AND THEMIS MOVED ACROSS THE LAND 2019
Revisionist history accompanying post-colonialism has encouraged debate and the removal and desecration of conquest markers. In some cases statues have been relocated to less offensive places. With these debates receiving an airing each Australia Day, January 26, a couple of Goya etchings from his Disasters of War folio caught my eye. I figured Ronnie Webb and Gerald Rice about to heave the statue of Themis, the Greek Goddess of Justice, into a pit with Robert O’Hara Burke and Arthur Phillip lying in fragments. They are joining John MacDouall Stuart, an especially contentious Alice Springs sculptural piece. Commissioned in 2009 by members of the Masonic Lodge, the 4 meter concrete giant has been relocated several times in response to community opposition. James Cook is about to join the procession on the ridge overlooking Alice Springs.
EDWARD'S HAT (LARGE VERSION) 2018
Roxanne Neal asked me to make a work commemorating her recently deceased father, Edward. She went into their dwelling and emerged with his cowboy hat and placed it on a chair to photograph. I was surprised. I’d attended several funerals of legendary horsemen where their hat was placed on top of the casket and interred with it. I pondered the photo during that week unclear as to what to do. When I returned to help recycle cans and plastic bottles collected by widow, Bonita, Roxanne assembled her daughters, grandchildren and mum for a group photo. She suggested relocating them before akngwelye apwerte/, the puppy dog Dreaming hill that can be seen from their dwelling two hundred meters distant. Having grown up proximate to it, the children inherited its stories.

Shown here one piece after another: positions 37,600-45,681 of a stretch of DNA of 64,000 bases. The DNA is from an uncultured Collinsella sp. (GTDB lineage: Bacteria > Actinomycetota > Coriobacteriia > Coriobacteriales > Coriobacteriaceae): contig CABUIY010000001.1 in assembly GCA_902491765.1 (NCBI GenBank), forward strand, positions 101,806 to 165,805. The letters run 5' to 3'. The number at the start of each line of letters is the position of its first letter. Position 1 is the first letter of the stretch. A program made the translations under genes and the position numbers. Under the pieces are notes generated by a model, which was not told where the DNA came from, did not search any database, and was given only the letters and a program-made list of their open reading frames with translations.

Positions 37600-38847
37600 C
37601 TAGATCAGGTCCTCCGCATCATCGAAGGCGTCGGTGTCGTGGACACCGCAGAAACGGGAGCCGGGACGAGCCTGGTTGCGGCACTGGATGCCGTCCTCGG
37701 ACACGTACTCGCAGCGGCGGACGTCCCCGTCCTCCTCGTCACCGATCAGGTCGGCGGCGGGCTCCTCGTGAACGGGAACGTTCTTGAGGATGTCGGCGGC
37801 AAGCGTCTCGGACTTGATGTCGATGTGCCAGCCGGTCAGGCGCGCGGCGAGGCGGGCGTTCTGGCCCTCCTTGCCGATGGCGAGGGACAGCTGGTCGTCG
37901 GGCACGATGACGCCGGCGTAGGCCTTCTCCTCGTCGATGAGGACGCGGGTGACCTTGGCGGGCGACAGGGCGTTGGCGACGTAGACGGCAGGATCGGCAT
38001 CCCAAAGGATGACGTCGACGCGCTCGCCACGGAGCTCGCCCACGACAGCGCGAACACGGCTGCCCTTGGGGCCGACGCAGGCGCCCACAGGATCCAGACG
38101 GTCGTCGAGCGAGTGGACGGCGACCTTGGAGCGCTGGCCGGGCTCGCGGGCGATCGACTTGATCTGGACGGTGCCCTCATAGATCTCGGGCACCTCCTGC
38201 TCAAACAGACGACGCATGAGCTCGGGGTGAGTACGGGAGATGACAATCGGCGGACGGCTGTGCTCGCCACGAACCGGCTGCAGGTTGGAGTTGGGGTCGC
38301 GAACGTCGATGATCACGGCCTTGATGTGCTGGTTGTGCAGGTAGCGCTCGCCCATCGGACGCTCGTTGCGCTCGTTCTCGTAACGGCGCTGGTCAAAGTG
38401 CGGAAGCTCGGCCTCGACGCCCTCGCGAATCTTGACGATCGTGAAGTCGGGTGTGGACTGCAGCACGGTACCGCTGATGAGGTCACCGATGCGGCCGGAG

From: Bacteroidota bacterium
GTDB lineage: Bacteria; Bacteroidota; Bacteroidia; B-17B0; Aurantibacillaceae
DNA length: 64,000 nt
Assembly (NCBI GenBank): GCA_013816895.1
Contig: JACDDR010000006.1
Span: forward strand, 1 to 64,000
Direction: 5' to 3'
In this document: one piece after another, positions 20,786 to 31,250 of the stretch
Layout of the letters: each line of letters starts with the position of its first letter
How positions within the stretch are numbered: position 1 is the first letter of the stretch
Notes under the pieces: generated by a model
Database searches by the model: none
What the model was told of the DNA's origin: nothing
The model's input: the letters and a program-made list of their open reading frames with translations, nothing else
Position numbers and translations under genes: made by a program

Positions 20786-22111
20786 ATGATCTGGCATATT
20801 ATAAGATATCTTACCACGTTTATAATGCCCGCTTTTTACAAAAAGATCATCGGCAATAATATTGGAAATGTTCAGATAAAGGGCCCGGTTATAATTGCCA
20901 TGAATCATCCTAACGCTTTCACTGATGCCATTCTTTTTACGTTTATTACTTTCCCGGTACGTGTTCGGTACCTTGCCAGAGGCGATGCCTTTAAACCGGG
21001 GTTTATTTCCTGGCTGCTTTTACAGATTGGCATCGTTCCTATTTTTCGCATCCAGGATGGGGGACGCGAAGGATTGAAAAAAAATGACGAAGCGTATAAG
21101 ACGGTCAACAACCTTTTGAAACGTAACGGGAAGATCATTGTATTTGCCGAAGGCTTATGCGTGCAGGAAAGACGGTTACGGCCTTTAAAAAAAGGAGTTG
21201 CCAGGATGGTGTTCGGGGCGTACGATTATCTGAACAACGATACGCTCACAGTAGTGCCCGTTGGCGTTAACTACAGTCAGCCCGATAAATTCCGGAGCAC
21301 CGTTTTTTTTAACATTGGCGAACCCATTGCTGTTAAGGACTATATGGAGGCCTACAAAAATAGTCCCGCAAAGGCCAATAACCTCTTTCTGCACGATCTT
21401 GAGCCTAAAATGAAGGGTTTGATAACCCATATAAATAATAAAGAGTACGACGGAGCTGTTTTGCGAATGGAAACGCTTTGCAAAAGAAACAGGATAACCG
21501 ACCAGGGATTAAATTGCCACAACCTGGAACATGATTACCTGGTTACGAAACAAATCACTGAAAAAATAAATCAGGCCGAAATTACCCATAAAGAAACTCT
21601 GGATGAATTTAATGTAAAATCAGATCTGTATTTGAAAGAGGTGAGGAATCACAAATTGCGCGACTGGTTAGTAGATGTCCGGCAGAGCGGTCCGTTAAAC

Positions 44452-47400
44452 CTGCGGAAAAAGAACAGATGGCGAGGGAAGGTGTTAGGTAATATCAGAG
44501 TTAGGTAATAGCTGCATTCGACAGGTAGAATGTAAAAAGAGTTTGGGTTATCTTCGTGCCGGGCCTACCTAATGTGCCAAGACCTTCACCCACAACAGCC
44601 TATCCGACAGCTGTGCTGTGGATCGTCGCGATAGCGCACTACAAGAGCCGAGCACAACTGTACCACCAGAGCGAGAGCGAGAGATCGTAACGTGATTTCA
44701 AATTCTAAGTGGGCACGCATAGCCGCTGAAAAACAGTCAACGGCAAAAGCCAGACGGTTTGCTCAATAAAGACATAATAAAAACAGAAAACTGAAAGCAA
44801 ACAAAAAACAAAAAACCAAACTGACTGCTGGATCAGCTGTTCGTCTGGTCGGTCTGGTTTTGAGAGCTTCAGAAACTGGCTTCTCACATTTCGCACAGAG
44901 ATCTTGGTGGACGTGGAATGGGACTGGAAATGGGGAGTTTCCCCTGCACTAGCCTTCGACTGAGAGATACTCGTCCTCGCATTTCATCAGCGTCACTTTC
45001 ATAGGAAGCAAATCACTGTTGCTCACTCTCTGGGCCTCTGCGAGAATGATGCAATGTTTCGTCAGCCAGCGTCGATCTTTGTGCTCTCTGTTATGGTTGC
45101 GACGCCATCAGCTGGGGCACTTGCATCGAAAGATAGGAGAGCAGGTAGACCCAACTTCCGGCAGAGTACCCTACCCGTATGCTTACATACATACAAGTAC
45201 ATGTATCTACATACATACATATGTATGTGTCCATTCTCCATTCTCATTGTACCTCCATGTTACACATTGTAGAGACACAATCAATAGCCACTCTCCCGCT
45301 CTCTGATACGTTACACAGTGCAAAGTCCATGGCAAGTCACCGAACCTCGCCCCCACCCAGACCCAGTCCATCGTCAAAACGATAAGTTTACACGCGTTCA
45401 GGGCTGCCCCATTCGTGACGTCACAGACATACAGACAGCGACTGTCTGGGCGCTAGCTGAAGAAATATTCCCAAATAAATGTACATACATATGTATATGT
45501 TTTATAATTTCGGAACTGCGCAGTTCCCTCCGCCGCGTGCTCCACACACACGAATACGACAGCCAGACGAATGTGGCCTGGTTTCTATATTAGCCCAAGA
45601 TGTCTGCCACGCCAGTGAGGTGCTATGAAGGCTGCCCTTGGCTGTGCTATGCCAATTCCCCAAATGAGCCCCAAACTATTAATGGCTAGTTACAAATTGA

ROCK ENCHANTMENT 2017
Singing the Country and the title of Arrernte author, Kathleen Wallace’s superb book, Listen Deeply to Country suggested this fantasy. Many people regard the land as being saturated with spirit entities. Whatever, I’d long harbored the desire to reposition Albrecht Durer’s beautiful angel. The Coulthard children, when asked if they’d like to be in a painting, jumped at the chance. Rodney junior had been playing with a guitar soon after he could walk, encouraged by and imitating his father, a gifted musician.
UMBILICAL & SISYPHUS 2017
High above the town a group of indigenous kids tug-o -war with unseen combatants. In the valley below, nestles the gridded city of Alice Springs. In the distance, Heavitree Gap, where in another painting, Sisyphus struggles to ‘close the gap.’ Two contestants mask their identity. And what is the prize?
FAMILIES AT ULERALKWE 2016
This painting derives from photos taken by my friend, Tom Psomotragos, between 1990 and 1991 when he camped with the Whitegate families. What resulted were four astonishing graphic black & white folios documenting the time, place and people. I collaged several of these for this composition and added the galah flock to spice the drama.
DEEP WATERS 2016